Q:

What are all living things made of?

A:

Quick Answer

All living things are made up of cells. This concept, called the cell theory, was discovered by two German biologists, Theodor Schwann and Matthias Schleiden, and was compiled in a book by Rudolf Virchow.

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Full Answer

In the 17th century, Robert Hooke sliced up a piece of cork and examined the pieces in a microscope. He observed objects that looked like little jail cells, and he named these objects "cells."

Hooke's observations paved the way for the development of the cell theory, which states that cells are the building blocks of all life, making up the structure of organisms and performing all the functions within organisms. Another part of the cell theory discusses that cells can only arise from pre-existing cells.

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Related Questions

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    Why is meiosis important to living things?

    A:

    Meiosis is important to eukaryotes, such as plants, animals and fungi, because it is the method by which they produce sex cells. The ability to produce sex cells, and therefore reproduce sexually, increases the genetic diversity of the population. This increased genetic diversity provides a greater pallet of mutations on which natural selection can act.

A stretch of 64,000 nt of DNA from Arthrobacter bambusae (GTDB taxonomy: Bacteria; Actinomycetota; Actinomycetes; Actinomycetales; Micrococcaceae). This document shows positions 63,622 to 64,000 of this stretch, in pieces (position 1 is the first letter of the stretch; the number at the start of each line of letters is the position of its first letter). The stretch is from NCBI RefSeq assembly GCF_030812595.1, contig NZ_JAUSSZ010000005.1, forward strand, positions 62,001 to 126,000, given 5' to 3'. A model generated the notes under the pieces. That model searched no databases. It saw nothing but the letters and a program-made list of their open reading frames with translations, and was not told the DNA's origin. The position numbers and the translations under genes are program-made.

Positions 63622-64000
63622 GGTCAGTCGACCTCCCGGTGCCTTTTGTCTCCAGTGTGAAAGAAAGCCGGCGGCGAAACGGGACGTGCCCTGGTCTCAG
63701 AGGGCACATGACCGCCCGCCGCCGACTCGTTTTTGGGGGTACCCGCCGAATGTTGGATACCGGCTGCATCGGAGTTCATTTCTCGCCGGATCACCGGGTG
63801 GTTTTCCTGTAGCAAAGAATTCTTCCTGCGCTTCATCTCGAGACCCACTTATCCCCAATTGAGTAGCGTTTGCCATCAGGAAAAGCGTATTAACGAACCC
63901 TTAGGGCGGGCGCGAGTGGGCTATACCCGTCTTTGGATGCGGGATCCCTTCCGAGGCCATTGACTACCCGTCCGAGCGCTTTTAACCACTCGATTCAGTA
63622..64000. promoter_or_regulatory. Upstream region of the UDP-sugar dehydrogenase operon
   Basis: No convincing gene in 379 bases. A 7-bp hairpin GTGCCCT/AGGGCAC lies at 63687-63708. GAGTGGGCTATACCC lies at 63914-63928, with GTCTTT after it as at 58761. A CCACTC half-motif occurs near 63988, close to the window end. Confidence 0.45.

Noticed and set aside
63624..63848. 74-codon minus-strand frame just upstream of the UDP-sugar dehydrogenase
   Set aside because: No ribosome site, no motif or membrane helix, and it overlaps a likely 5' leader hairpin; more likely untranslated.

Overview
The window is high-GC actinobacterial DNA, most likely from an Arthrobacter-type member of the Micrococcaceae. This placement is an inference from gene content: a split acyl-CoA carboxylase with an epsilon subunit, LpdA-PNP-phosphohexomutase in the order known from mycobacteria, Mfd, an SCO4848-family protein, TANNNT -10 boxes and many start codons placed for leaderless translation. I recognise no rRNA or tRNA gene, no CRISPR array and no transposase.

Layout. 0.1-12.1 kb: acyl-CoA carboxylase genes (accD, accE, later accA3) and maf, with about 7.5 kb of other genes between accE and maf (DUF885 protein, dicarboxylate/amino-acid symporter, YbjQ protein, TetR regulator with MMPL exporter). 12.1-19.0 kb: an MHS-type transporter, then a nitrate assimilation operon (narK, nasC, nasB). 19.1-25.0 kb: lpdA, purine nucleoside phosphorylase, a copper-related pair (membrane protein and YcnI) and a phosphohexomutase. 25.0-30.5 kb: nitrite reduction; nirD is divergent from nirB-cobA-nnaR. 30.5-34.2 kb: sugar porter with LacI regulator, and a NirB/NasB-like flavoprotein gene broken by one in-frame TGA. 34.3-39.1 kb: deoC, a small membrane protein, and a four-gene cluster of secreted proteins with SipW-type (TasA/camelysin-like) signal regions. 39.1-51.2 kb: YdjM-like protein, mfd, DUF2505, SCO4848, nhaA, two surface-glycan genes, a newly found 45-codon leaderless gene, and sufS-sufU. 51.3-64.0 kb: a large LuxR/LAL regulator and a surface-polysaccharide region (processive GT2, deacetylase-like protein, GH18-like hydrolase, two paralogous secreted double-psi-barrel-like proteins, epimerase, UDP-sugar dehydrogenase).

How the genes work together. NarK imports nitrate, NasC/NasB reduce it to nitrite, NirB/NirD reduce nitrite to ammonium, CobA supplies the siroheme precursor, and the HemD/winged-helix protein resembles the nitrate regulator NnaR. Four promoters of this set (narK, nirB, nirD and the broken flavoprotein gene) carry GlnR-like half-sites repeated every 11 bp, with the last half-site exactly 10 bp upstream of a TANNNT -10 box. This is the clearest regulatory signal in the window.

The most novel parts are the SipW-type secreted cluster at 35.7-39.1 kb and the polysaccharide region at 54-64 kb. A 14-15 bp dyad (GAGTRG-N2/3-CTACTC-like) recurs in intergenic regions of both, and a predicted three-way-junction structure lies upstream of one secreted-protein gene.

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    What are the "building blocks of all living things"?

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    The basic unit of life and the smallest unit of life is the cell. Tissues are comprised of many cells, and many tissues make up organs. Every organism in the world is comprised of cells.

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    Which biomolecules found in living things contain carbon?

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    According to the Biology Department at Indiana University Southeast, all four of the primary biomolecules contain carbon. This includes nucleic acids, lipids, carbohydrates and proteins. All four of these biomolecules are large and complex molecules that take advantage of the ability for carbon atoms to form long chains.

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    What is the nucleolus made up of?

    A:

    The nucleolus is made of deoxyribonucleic acid, ribonucleic acid and protein. It is a substructure of the eukaryotic nucleus, responsible for the production of ribosomes. The nucleolus is composed of two distinct parts known as the fibrillar component and the granular component.

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